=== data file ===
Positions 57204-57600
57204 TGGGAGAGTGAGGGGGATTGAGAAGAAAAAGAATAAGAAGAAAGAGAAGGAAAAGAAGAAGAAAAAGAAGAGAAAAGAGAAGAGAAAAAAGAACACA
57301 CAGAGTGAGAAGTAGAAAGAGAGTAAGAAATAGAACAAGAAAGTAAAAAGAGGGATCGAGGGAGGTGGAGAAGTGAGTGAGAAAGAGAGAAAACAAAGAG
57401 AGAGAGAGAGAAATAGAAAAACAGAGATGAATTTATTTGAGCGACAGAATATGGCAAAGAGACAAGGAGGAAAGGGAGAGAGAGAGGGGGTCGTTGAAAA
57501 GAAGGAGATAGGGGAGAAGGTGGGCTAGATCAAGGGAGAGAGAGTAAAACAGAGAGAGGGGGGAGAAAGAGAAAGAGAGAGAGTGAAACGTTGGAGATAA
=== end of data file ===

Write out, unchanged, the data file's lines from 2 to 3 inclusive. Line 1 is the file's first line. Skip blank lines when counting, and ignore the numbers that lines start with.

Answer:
57204 TGGGAGAGTGAGGGGGATTGAGAAGAAAAAGAATAAGAAGAAAGAGAAGGAAAAGAAGAAGAAAAAGAAGAGAAAAGAGAAGAGAAAAAAGAACACA
57301 CAGAGTGAGAAGTAGAAAGAGAGTAAGAAATAGAACAAGAAAGTAAAAAGAGGGATCGAGGGAGGTGGAGAAGTGAGTGAGAAAGAGAGAAAACAAAGAG